The Classics: October 19

Alban Berg: Lyric Suite. Emerson string quartet, Renee Fleming (soprano). Decca CD

American diva Renee Fleming has a magical voice that she employs in many diverse ways, and now combines it with the very talented Emerson string quartet.

Berg, well-known for using a 12-tone scale at times, wrote his six-part Lyric Suite, inspired by the ending of an extra-marital affair with a friend's wife.

The final part (Largo Desolato) is repeated here with its secret reference (a poem by Baudelaire) being sung most effectively by the soprano.

She also impresses in the Austrian Egon Wellesz's five Sonnets by Elizabeth Barrett Browning, sung in German, that combines stylish modernism with romantic sensitivities.

Eric Zeisl's brief Komm, susser tod (Come sweet death), arranged for this combination, is used to fill the final grooves.

Verdict: Impressive artistry, interesting music.

 


Gamba Sonatas. Steven Isserlis (cello), Richard Egarr (harpsichord). Hyperion CD

Isserlis is acclaimed in music as a soloist, chamber musician and author (including books for children: Why Beethoven Threw the Stew and Why Handel Waggled his Wig translated into many languages).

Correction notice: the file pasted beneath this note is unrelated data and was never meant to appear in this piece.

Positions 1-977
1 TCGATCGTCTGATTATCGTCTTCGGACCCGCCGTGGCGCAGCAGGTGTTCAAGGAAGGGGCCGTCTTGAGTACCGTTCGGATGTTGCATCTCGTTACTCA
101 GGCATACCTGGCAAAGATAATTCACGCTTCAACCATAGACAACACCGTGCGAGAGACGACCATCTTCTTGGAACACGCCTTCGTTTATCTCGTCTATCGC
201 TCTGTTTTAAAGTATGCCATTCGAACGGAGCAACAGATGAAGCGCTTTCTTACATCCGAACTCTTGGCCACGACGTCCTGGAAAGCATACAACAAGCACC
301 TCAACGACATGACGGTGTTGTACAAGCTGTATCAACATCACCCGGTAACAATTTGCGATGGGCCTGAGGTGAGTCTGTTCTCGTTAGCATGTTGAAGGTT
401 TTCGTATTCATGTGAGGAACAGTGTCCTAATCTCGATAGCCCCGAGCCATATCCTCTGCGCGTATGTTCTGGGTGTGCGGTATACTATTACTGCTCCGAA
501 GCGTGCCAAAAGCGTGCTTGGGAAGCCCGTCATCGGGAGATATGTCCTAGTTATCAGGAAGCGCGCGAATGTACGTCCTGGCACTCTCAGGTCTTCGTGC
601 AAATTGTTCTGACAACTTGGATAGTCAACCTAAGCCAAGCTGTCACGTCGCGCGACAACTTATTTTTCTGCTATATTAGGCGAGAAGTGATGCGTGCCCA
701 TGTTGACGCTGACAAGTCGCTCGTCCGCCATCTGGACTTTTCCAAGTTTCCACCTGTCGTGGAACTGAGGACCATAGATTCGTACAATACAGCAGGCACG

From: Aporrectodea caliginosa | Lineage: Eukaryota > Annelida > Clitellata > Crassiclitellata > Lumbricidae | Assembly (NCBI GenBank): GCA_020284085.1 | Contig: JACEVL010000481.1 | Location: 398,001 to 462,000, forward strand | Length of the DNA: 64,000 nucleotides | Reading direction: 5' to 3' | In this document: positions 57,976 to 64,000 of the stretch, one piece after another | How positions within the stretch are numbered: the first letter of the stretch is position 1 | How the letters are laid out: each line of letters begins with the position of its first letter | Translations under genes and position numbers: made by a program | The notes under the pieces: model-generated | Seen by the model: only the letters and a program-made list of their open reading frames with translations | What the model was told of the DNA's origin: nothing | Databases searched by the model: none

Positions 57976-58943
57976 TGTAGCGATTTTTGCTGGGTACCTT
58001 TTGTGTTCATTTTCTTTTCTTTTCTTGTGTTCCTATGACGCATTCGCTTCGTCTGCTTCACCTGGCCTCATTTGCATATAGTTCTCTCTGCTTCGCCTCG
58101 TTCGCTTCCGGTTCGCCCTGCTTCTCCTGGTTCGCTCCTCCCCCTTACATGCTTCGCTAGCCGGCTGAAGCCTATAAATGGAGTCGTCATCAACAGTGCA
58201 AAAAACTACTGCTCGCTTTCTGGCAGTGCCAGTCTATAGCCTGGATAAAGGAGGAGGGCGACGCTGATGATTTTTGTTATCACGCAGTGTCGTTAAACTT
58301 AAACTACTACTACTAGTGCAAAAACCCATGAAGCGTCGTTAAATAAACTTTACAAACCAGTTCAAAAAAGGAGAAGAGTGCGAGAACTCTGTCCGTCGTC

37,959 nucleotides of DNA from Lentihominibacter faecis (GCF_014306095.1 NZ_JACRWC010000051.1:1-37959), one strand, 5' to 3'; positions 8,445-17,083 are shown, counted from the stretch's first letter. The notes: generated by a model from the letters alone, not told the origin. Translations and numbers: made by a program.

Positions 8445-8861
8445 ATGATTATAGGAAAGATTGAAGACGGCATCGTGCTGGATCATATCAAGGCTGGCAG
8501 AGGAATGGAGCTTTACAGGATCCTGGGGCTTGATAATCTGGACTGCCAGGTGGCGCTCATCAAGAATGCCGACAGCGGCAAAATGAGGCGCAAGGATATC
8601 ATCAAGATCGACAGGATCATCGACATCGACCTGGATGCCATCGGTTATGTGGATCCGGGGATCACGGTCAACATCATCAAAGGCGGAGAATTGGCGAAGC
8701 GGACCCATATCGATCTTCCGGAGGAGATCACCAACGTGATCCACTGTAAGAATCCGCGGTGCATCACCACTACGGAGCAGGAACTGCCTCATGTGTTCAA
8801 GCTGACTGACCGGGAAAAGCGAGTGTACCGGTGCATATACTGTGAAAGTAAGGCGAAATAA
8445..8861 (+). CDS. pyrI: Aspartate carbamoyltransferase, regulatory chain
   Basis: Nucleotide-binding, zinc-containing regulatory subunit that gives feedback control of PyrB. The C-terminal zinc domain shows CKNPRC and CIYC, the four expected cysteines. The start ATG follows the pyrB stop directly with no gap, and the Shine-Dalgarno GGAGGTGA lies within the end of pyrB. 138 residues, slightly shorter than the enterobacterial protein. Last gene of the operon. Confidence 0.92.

Here he dazzles with three Sonatas by Bach and one each by Scarlatti and Handel - all three composers born in the same year: 1685.

Using the gentle harpsichord raises balance questions, the cello dominant instead of struggling with rich sounds of a modern piano.

The ancestral viola da gamba was smaller than the cello but had a more robust sound. Isserlis can play this tranquil music quite softly and the engineers capture the blend beautifully.

These are wonderful performances with an ''encore'' brevity: a Bach Chorale Prelude, originally for organ.

Verdict: Sublime cello and harpsichord.


 

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